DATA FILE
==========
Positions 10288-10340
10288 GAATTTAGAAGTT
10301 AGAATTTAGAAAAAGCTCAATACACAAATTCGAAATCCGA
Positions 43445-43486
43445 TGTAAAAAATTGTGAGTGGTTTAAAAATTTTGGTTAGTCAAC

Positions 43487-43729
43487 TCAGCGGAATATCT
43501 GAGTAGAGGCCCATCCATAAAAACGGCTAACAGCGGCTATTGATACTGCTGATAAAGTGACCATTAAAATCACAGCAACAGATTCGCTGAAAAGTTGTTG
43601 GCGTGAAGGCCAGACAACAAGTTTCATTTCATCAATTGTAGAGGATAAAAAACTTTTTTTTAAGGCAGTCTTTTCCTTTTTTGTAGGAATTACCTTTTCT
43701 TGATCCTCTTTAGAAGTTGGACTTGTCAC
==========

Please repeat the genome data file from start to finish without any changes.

Positions 10288-10340
10288 GAATTTAGAAGTT
10301 AGAATTTAGAAAAAGCTCAATACACAAATTCGAAATCCGA
Positions 43445-43486
43445 TGTAAAAAATTGTGAGTGGTTTAAAAATTTTGGTTAGTCAAC

Positions 43487-43729
43487 TCAGCGGAATATCT
43501 GAGTAGAGGCCCATCCATAAAAACGGCTAACAGCGGCTATTGATACTGCTGATAAAGTGACCATTAAAATCACAGCAACAGATTCGCTGAAAAGTTGTTG
43601 GCGTGAAGGCCAGACAACAAGTTTCATTTCATCAATTGTAGAGGATAAAAAACTTTTTTTTAAGGCAGTCTTTTCCTTTTTTGTAGGAATTACCTTTTCT
43701 TGATCCTCTTTAGAAGTTGGACTTGTCAC